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(by Elena Garrett, RD Owner)

Every day I am receiving letters telling us that an active scammer has been identified and asking us to arrest the scammer while the scammer is "on the move".

I would like to address some of the most frequent requests and questions:

1. Catch this scammer!

The only way to really catch the scammers is to have Russian/Ukrainian police to identify them and file criminal charges them. Neither you nor any private entity can catch a scammer, regardless of how you define the word "catch."

How can you facilitate the process of catching the scammer? The answer depends on whether or not you sent the scammer any money.

If you already sent the money to the scammer, then you will need to file a proper complaint with Russian police (click on the link to read more).

If you did not send the scammer any money, then you are not technically a victim,  cannot file a complaint. But you can still send some information to Russian police, although n 90% of the cases, they probably won't be able to use it efficiently (because Internet scams are so anonymous in nature). 

For them to be able to use the information you would need to provide:

1) your identification (a copy of your passport, or driving license)

2) the scammer's LAST name and first name. If you do not have the scammer's last name, do not bother reporting. Drag your conversation with the scammer along for long enough to get the scammers' last name information.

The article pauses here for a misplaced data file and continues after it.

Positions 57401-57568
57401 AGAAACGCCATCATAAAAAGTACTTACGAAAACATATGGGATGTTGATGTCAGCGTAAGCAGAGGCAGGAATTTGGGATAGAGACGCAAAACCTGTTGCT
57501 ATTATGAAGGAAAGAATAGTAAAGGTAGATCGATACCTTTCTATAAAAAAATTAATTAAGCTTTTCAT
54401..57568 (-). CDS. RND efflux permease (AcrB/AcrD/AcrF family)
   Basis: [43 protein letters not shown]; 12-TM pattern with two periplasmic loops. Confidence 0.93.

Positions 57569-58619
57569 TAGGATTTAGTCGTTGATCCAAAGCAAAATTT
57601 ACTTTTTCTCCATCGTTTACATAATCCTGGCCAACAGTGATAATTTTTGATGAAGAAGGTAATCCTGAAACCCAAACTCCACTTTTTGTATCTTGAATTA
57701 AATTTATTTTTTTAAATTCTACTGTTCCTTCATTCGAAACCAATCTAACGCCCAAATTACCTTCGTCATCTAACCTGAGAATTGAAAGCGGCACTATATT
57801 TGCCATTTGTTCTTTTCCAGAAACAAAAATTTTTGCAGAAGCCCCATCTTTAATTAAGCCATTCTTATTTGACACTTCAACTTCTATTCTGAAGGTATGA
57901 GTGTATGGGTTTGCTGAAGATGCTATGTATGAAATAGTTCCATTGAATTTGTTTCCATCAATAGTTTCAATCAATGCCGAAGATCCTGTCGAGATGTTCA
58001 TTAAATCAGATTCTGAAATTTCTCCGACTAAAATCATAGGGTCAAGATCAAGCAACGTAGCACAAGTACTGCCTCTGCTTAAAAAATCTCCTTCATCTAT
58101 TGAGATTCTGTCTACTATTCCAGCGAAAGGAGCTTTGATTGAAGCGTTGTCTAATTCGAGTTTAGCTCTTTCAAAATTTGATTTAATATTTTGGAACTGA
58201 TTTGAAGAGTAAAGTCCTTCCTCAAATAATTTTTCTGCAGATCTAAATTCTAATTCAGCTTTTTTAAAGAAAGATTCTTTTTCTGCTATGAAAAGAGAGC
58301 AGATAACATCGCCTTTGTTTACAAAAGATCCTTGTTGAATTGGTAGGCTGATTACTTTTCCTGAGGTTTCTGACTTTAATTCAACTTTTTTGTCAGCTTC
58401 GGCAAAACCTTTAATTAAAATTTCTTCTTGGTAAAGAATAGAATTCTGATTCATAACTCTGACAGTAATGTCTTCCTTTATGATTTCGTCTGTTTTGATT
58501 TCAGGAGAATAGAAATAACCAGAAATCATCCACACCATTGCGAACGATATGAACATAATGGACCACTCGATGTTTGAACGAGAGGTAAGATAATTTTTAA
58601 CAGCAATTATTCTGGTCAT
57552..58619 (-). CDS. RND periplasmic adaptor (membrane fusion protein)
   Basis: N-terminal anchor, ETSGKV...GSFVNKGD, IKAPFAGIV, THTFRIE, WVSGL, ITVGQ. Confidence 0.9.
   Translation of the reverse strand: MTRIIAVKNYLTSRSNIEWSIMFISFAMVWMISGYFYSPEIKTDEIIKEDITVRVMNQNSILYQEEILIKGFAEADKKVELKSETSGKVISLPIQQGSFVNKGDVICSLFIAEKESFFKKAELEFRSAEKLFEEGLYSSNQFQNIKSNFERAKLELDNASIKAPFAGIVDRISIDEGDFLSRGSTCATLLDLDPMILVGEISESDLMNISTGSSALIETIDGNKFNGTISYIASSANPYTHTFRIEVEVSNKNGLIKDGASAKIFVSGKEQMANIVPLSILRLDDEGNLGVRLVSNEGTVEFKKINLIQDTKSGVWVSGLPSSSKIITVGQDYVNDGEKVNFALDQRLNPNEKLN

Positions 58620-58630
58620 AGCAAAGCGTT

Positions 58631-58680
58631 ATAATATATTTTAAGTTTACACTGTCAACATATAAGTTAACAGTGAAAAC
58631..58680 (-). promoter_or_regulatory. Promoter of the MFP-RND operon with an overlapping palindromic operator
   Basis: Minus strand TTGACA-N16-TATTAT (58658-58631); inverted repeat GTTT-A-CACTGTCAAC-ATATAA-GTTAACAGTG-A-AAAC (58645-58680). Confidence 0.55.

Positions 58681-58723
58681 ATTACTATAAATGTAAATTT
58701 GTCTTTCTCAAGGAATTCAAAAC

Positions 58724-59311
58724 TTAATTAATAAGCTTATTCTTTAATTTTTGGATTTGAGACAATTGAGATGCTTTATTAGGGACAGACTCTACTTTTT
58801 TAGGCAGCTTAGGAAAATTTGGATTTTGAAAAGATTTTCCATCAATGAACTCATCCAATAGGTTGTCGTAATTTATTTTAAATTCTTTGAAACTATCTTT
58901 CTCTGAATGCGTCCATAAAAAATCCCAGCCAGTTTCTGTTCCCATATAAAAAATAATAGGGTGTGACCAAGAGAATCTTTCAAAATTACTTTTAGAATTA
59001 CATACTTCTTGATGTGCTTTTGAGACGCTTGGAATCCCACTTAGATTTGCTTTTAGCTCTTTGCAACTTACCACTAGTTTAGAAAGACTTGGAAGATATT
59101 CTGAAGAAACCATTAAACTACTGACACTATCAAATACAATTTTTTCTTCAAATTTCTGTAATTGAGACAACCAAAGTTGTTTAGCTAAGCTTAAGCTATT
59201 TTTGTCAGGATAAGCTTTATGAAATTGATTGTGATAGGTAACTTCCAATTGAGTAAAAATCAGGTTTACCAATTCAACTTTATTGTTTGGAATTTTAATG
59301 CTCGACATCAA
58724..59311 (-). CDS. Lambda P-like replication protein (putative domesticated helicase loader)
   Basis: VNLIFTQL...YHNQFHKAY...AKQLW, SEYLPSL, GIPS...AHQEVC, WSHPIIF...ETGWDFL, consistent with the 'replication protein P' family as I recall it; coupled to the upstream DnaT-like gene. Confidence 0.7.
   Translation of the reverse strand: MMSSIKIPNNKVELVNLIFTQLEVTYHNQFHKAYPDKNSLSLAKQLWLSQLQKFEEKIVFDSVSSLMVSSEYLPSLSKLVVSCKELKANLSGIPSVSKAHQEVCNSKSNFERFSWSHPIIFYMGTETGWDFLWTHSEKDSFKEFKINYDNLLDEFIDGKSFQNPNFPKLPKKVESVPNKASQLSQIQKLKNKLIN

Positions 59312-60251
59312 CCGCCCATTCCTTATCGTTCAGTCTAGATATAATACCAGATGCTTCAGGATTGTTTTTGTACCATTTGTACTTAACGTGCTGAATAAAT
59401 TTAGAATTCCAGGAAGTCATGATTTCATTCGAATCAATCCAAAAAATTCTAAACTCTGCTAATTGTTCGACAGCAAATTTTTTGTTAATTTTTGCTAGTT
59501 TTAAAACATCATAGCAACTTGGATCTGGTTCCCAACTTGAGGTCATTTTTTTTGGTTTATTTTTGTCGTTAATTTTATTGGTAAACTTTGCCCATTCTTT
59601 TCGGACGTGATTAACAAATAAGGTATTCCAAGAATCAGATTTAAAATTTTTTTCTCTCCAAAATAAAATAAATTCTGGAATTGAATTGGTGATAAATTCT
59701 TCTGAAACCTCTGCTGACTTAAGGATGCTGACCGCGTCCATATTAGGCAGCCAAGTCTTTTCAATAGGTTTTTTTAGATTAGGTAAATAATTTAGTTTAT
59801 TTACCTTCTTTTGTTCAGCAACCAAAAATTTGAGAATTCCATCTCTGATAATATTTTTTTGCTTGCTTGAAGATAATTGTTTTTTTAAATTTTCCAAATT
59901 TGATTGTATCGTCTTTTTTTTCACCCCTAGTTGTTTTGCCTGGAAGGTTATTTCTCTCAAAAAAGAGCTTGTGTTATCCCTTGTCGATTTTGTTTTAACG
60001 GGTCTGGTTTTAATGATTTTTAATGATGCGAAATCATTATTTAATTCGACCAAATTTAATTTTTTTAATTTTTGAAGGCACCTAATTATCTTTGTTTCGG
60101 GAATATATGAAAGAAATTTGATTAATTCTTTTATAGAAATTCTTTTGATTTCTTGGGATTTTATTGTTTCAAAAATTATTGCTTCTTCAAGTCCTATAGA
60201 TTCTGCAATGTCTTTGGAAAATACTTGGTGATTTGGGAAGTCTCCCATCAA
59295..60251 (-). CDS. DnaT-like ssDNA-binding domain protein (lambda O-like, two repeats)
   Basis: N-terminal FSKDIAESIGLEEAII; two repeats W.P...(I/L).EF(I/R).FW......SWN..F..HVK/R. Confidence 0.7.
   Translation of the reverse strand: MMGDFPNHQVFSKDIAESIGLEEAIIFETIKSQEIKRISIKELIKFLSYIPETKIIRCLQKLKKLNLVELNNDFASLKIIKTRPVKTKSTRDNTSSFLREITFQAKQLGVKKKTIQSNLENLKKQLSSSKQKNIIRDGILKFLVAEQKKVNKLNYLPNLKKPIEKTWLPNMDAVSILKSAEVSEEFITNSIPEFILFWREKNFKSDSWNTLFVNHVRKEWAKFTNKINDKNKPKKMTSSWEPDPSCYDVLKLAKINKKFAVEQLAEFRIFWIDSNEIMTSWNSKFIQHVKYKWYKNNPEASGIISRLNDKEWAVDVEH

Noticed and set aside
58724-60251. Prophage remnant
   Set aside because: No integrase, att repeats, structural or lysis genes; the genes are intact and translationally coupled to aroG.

3) the  email headers from every letter you received from the scammer. If you do not have the headers, your information won't be very useful.

4) the list of money requests the scammer made. If the scammer did not request any money from you so far, do not bother reporting yet -  just drag your conversation with the scammer along for long enough to get the scammers' money request letter.

5) all the falsified documents (passports, visas, tickets) that they scammer provided

6) references to specific similarities (letters? pictures? IPs? same fake ID used?) between this scammer and other scammers found on the internet

7) best thing to have is the scammer's bank account.

You till need write a letter to police with a summary of the information that you have about the scammer, an explanation of each piece of evidencets that this person is a scammer, and a clearly  formulated request for police to look into this situation.